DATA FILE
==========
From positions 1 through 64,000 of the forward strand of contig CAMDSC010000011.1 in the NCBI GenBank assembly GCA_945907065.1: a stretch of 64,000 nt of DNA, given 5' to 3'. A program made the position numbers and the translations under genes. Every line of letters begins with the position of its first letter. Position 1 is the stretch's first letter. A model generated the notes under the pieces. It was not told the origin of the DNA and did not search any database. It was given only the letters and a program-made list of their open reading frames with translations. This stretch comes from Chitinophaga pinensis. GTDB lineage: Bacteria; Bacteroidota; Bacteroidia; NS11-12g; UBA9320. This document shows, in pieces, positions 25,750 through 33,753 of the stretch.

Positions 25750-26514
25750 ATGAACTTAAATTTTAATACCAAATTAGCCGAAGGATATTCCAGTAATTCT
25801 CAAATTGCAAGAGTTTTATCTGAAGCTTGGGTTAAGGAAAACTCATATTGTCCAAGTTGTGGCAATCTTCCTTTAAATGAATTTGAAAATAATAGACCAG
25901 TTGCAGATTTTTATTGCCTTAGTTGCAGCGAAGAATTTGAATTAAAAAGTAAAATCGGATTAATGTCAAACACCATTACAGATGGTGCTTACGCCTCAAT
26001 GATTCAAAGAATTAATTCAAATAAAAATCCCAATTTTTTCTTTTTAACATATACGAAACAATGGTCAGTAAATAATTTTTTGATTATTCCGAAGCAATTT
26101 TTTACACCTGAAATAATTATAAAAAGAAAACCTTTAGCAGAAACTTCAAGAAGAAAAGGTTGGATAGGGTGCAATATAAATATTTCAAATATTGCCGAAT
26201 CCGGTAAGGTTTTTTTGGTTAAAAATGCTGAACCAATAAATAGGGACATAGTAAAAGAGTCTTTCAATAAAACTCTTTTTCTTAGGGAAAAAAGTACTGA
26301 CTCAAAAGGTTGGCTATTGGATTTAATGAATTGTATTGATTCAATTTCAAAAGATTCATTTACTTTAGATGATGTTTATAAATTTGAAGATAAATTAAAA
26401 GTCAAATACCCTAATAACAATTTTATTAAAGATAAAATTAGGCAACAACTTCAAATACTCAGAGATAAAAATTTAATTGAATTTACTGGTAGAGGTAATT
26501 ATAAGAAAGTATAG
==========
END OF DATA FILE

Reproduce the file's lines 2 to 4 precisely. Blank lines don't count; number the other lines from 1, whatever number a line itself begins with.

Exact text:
Positions 25750-26514
25750 ATGAACTTAAATTTTAATACCAAATTAGCCGAAGGATATTCCAGTAATTCT
25801 CAAATTGCAAGAGTTTTATCTGAAGCTTGGGTTAAGGAAAACTCATATTGTCCAAGTTGTGGCAATCTTCCTTTAAATGAATTTGAAAATAATAGACCAG